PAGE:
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I'm 13 and I have HIV: teens find life interrupted as they live with the disease that causes AIDS.


Ashleigh was 9 years old when she found out she had HIV.

She was sitting in her Colorado hospital room reading her Berenstain Bears book as the nurse shared the news. Her mom sat nearby, crying.

Neither knew that she would make it to age 13, but she did.

"I felt really scared," she says, remembering the day she was told her HIV status. "As I became older, I became less scared. I see another birthday pass and I'm still healthy. I'm still not as scared as I was the year before."

Ashleigh (not her real name) is one of tens of thousands of Black teens in America infected with the virus that causes AIDS--a number fast on the rise because Black teens are either born with the virus or get infected via having unprotected sex. In fact, Blacks ages 13 to 24 in 2006 accounted for about 60 percent of all new HIV/AIDS diagnoses, according to the Kaiser Family Foundation. Doctors say these numbers will rise as more teens get tested.

Ashleigh was born with HIV, making her different from other Black teens who acquired HIV through other means. Yet, the results are the same: None are expected to live long without their daily doses of medicine. They can pass the virus on to anyone with whom they have unprotected sex, and they can pass it to their children. If they ever get an opportunistic infection like, say, pneumonia, it could contribute to their death because their immune system is already compromised.


Ashleigh feared giving her actual name because being a 13-year-old student-athlete with HIV doesn't necessarily make you the popular girl in school. It also adds complications to an already complex teen life, she says.

Before she knew she had HIV, she never thought about dying. Now her mortality is paramount. She watches her weight. She takes her vitamins. She always washes her hands. And she doesn't tell anyone she has HIV.

She now understands the reasons for all those meds and shots and pokes and prods from doctors since kindergarten. When she thinks about the signs--having a "case manager," all those AIDS magnets on the fridge--she says she should've realized a lot earlier that something was wrong.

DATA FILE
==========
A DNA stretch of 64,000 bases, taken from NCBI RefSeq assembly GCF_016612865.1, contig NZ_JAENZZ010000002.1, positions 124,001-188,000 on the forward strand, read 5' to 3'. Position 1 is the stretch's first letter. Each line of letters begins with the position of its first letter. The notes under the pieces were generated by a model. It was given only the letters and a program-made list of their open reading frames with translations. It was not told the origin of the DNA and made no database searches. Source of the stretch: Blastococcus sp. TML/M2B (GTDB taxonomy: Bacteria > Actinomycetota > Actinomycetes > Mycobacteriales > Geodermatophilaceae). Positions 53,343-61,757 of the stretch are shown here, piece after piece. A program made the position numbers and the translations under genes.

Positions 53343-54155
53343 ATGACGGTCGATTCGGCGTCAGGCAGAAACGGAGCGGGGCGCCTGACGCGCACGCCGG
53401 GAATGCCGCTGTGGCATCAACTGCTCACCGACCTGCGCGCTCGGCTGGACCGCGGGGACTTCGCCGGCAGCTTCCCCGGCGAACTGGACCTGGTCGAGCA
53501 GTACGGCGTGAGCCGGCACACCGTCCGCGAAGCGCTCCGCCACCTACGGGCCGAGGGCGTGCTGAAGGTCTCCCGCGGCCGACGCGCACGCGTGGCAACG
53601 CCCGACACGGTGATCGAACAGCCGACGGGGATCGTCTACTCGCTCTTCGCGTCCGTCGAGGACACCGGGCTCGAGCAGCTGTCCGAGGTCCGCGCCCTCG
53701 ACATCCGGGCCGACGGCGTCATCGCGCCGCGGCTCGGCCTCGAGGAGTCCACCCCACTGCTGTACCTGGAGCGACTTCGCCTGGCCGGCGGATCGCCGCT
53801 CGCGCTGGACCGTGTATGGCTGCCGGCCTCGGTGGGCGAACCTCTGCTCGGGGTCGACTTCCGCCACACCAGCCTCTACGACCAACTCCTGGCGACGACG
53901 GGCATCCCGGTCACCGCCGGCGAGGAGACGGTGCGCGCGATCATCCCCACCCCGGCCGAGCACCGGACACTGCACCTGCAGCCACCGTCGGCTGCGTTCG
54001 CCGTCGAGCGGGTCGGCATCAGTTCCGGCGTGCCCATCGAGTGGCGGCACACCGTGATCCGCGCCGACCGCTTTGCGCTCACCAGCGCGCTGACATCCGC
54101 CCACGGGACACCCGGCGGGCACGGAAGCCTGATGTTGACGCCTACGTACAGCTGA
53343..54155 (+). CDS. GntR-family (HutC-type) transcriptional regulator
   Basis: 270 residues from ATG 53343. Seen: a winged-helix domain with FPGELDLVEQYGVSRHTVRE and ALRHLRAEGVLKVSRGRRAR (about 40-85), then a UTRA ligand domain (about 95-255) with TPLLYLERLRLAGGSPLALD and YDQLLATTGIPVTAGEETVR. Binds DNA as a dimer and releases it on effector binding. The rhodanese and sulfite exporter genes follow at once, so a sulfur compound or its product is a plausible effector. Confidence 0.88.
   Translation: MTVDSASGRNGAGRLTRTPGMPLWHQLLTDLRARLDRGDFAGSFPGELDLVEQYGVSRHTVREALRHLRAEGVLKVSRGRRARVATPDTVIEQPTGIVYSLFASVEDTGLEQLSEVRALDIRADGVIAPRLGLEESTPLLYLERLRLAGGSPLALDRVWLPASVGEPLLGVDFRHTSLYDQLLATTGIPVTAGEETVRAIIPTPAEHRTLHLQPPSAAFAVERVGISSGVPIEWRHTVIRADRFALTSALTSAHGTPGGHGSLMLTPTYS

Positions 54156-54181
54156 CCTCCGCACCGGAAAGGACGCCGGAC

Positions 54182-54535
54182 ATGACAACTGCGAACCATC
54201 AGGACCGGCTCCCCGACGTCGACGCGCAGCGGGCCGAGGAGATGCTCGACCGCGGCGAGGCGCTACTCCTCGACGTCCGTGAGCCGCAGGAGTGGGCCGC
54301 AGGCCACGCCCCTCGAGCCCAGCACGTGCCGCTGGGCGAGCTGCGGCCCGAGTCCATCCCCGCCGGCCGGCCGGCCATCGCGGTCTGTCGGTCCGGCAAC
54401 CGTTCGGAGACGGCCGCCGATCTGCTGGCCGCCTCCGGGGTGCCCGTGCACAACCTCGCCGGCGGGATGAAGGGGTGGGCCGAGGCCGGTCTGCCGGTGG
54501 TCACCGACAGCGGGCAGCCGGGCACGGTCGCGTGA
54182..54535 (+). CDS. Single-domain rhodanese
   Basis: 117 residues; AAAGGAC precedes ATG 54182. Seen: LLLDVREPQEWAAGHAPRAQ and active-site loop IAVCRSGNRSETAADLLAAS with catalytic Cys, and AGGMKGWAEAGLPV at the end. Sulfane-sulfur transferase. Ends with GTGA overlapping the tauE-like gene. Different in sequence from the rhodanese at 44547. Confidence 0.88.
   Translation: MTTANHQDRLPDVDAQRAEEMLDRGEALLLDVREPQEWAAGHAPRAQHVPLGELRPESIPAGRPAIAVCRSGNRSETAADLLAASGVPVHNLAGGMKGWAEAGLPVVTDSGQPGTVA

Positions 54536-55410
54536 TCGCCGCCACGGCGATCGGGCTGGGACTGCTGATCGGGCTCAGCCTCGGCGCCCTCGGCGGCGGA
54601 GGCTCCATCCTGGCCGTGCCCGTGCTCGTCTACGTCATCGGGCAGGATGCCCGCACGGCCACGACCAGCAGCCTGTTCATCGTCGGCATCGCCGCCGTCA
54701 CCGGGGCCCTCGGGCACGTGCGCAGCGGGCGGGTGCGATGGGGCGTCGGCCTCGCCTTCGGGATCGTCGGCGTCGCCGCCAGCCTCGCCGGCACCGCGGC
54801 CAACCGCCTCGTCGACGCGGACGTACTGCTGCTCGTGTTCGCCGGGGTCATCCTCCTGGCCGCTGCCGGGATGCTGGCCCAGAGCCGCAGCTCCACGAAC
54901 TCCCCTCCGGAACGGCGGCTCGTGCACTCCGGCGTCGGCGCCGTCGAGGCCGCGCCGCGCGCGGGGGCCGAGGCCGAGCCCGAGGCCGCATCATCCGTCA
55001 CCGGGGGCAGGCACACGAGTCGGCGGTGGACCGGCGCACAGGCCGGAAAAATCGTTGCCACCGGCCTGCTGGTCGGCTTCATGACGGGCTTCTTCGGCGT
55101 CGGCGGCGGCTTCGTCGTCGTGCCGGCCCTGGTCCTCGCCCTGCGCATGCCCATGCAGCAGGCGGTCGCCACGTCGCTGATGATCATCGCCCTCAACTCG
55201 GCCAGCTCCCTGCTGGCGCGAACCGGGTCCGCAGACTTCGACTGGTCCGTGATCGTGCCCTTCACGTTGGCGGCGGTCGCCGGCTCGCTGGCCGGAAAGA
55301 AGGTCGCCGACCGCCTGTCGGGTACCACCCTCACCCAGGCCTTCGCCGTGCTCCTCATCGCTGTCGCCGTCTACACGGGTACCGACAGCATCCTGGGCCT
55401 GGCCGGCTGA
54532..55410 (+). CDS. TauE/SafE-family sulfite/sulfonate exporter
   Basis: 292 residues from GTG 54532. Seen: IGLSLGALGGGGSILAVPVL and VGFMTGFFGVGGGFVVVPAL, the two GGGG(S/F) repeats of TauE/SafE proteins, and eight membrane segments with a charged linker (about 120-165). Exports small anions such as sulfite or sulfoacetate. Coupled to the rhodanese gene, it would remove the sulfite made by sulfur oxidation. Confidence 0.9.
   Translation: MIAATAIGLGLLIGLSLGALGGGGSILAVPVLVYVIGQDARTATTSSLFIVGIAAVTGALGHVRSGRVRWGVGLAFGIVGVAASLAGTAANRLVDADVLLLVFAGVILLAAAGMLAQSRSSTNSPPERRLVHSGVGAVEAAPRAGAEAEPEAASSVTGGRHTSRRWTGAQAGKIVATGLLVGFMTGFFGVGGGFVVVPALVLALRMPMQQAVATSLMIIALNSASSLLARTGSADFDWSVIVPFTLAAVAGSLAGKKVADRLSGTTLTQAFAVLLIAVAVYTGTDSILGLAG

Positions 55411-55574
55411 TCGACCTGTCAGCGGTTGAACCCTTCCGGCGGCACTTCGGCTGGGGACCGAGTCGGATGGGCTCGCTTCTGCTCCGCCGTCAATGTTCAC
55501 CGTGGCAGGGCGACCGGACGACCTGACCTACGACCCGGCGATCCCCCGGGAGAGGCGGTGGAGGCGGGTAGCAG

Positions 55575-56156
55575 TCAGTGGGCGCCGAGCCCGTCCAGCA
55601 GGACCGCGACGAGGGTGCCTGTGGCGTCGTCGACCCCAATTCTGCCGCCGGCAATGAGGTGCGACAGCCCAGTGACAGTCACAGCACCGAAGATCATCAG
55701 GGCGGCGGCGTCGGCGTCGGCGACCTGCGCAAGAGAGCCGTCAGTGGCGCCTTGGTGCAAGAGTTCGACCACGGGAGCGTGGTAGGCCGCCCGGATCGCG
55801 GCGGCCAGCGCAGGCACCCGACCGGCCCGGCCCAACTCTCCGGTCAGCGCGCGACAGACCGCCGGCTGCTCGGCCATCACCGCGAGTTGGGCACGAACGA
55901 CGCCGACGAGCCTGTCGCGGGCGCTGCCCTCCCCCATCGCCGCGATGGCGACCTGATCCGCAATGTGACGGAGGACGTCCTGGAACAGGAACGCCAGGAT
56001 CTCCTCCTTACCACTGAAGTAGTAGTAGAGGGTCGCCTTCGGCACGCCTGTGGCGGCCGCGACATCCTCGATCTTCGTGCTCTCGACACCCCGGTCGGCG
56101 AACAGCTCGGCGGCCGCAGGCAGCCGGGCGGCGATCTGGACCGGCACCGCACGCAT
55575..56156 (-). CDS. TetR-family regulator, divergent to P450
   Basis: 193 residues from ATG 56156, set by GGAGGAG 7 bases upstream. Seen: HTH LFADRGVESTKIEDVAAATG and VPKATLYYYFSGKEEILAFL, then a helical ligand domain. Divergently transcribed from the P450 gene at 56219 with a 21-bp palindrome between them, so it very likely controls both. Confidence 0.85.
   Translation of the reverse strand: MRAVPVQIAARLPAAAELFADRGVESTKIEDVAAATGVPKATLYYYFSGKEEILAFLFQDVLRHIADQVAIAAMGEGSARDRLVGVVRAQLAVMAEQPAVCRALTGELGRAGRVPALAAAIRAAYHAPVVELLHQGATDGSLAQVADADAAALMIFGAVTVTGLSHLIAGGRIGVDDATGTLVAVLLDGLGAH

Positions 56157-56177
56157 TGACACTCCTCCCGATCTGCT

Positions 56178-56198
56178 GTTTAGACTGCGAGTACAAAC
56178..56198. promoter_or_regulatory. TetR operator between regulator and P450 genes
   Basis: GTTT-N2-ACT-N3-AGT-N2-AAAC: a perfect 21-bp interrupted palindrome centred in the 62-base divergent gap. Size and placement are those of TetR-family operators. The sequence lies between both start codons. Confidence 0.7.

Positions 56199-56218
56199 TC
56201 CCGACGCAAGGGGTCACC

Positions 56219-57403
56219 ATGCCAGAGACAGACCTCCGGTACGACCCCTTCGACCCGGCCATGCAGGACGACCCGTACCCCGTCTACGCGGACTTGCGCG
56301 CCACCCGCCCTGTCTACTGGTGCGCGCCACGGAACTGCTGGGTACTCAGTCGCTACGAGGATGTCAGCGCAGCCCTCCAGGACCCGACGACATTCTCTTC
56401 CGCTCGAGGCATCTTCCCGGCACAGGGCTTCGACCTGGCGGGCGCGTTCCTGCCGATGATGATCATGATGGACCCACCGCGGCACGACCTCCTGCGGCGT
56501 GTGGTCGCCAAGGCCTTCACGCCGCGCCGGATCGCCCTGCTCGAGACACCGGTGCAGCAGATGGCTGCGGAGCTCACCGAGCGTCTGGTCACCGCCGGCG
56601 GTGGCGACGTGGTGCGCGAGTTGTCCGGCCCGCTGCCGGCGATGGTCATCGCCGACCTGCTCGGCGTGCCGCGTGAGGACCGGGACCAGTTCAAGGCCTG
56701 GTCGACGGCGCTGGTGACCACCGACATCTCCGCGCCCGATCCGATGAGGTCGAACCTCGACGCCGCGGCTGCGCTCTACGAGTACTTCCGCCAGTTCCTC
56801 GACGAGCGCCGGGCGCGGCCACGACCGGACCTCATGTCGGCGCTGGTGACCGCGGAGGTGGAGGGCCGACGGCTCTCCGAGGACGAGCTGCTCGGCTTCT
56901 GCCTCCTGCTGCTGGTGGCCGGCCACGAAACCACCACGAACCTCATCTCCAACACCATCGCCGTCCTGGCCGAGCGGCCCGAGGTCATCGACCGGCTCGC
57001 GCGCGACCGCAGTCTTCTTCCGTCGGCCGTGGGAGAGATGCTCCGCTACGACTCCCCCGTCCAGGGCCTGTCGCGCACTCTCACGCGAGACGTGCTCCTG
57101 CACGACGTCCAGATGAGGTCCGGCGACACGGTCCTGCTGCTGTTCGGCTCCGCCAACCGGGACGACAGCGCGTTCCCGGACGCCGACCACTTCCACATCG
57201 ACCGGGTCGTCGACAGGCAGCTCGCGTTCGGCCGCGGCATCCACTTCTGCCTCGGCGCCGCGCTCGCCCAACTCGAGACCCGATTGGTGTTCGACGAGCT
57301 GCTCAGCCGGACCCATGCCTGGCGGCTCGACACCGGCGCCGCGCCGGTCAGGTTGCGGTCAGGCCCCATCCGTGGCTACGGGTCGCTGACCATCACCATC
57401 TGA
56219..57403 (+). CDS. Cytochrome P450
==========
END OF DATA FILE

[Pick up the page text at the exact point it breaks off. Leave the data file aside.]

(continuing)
"Now I think back about all the clues I had [while] I was in my own little bubble," she says. "Just like, you know, nothing could ever happen to me."


Patricia, 35, is Ashleigh's morn. She's an accountant living near Denver (her name has also been changed to protect her identity). Patricia first had sex when she was 20. She immediately got pregnant and got tested for HIV. Her tests were negative until a year after the baby was born.

At that time, Patricia went to the doctor for a case of sinusitis and came out with HIV-positive status. She'd been breastfeeding her child for nine months at that point. The baby's father denied having the virus. He also refused to get tested.

"I was a good girl," Patricia laments. "They said, 'Your HIV test came back positive,' and I'm like, 'You're kidding me.' The nurse said, 'If [the baby] has it, she has four to five years to live. If you have it, you have eight to 10 years to live.'"

The doctor was wrong.

"What a heifer," says Patricia, remembering that day. "A few times a year I think about tracking down that doctor to say 'you're wrong.'"

They put the baby on medication that made her so ill that, as she got older, she decided to hide the medicine in various parts of the house. But at 8 years old, when Ashleigh's viral counts--an indicator of the aggressiveness of the disease--were getting dangerously high, Patricia decided it was time to tell her why she could never stop taking them.

Now Ashleigh takes medicine four times a day, every day, at the exact right time. She also learned a sad lesson about telling people of her status. When her fourth-grade teacher was diagnosed with cancer, in sympathy and camaraderie, she told the teacher that she had HIV. Then her friends started taunting her. Later on, Patricia got a nasty call from the school principal. The issue was squashed before it got out of hand, but that was the last time Ashleigh told her medical business to people at school.

Patricia also finally tracked down the source of her HIV infection: the father of her only child.

"I just found out about 12 months ago," she says, frustrated that its taken the man so long to check his own HIV status. It also changed the relationship between father and daughter. "A lot of the anger that [Ashleigh] initially felt toward me, she was really trying to figure out how to deal with it. Should she redirect anger to her dad since he's to blame? I think that knowledge really accelerated the need to get her in therapy. It's been long overdue and that's where we are right now."

Drug resistance is also an issue for Patricia and Ashleigh because the teen was born with a more virulent version of HIV than her mother's. That means that her virus could become drug-resistant.

"There are finite amounts of drugs available," says Patricia. "If I'm taking three drugs and I mess up and don't take the medicine on time, then my virus gets smart and learns to mutate around it. Then the drugs don't work anymore. And if" I pass it on to someone else, they get my drug-resistant virus."